Actinic Keratosis

Actinic keratosis, also known as A.K.S., are precancerous conditions of the skin. When I say precancer that is really meaning basal cell and squamous cell carcinoma. These tend to develop in fair skinned individuals and more commonly on sun exposed areas.

The signs of actinic keratosis is a rough adherent scale. What most patients are going to describe them as is basically a scab that just does not want to fall off, and sometimes if they scratch it hard enough it can bleed. Approximately 10 to 30% of these can go on to develop into non-melanoma skin cancer.

Prevention of actinic keratosis is best achieved through sun protective measures. First is sunscreen. Now the important thing to know about sunscreen, that a lot of people do not know, is that S.P.F. tells you only how much U.V.B. rays it protects you from. Now that doesn’t tell you about how much U.V.A. it protects you from and U.V.A is equally causative of these. So it’s very important that when you are buying sunscreen, that it should have an S.P.F. of 30 or better, but also on the label it should say broad spectrum protection.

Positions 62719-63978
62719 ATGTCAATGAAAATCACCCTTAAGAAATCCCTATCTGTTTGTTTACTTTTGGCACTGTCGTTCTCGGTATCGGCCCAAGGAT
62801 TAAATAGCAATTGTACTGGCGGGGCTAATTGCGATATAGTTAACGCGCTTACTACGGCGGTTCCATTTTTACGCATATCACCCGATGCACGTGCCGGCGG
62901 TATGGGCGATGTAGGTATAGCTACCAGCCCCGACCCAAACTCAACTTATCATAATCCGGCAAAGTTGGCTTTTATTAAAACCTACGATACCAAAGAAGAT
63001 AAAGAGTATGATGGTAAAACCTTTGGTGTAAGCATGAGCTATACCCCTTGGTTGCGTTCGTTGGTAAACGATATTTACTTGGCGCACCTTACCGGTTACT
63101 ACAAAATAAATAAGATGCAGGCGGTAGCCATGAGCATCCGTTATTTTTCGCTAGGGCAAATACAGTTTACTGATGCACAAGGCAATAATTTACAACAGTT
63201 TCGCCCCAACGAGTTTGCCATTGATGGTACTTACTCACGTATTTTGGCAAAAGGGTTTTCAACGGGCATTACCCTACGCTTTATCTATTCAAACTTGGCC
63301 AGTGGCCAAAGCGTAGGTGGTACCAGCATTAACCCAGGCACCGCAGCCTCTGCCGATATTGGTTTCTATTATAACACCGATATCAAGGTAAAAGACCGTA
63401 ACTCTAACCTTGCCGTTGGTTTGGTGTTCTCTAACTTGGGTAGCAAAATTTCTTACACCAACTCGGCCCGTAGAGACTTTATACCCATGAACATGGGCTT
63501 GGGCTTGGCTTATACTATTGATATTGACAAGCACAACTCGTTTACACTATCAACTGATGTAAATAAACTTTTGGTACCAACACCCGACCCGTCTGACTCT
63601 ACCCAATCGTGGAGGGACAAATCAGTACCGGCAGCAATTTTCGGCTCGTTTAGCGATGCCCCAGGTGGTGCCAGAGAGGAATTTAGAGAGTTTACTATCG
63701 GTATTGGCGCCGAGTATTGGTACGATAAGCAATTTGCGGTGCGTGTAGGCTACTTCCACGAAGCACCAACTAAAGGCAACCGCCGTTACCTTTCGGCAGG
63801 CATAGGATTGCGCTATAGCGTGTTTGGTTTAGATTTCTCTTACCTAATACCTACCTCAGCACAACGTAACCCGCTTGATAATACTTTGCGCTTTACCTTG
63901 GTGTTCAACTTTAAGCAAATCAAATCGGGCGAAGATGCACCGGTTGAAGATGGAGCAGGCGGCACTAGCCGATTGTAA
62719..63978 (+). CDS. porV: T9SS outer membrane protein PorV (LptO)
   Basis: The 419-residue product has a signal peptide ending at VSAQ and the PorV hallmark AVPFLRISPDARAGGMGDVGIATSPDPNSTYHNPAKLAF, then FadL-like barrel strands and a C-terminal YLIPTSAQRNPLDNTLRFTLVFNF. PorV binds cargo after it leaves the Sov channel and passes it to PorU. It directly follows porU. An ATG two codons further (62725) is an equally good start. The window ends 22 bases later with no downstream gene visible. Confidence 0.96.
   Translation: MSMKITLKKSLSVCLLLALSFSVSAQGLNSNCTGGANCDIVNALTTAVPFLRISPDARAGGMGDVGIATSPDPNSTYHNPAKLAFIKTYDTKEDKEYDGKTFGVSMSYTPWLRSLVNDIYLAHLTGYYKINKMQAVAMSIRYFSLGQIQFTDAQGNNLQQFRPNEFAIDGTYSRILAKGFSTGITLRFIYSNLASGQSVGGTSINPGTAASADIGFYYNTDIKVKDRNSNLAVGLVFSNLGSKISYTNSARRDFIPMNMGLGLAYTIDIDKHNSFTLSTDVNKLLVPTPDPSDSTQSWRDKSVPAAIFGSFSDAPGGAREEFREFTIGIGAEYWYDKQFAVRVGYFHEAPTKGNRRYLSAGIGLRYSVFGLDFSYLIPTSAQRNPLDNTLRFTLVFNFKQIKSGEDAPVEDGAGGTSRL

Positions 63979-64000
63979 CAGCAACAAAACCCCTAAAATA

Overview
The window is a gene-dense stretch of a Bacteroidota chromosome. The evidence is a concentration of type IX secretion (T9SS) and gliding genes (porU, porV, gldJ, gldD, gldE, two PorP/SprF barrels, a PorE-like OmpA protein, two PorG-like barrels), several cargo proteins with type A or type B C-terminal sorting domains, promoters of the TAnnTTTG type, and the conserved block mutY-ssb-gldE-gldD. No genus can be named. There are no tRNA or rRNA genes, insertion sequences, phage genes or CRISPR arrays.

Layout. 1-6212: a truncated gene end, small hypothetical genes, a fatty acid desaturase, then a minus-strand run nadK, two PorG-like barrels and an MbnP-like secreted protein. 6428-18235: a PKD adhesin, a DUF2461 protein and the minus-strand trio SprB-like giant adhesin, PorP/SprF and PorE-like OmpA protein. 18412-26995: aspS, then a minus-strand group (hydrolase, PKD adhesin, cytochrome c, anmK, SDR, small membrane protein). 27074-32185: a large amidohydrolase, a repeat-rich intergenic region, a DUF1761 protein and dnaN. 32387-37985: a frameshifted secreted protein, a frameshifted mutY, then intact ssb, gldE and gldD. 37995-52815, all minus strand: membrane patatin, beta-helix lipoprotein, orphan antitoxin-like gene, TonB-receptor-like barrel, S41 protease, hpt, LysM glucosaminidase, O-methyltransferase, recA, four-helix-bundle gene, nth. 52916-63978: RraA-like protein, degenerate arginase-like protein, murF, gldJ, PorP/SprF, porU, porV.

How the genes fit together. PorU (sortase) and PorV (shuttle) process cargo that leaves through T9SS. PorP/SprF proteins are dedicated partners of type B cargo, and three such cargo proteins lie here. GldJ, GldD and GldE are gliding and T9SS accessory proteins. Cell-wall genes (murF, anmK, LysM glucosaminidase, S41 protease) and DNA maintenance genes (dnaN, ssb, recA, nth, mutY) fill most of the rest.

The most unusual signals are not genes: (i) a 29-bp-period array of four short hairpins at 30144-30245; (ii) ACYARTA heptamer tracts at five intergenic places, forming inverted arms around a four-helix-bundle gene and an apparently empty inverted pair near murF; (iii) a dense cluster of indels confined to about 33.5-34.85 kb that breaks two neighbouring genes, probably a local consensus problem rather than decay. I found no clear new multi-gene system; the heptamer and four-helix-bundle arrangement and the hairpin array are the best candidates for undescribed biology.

The other thing that works really well, they have new U.P.F. shirts which are long sleeve or short sleeve shirts and you put that on and that will alleviate the necessity to put sunscreen all over your upper body. I also recommend wide brim hats because skin cancers and precancers are very common on the ears.

Actinic Keratosis is a dry, scaly, rough bump that is typically anything from skin-colored to reddish-brown. Actinic keratosis can also be referred to as “solar keratoses” or “sun spots.” Fair-skinned people are more susceptible, and actinic keratosis tends to appear on skin that receives the most sun such as the forehead, ears, neck, arms, hands, lower lip, a bald scalp and lower legs. No matter where actinic keratosis develops, it is considered the earliest stage in the development of skin cancer. Actinic keratoses may be removed by liquid nitrogen—a simple, quick and rather painless treatment in which the area is frozen off—but if you have many actinic keratoses, additional treatment options may include photodynamic laser therapy, chemical peels, or prescription creams.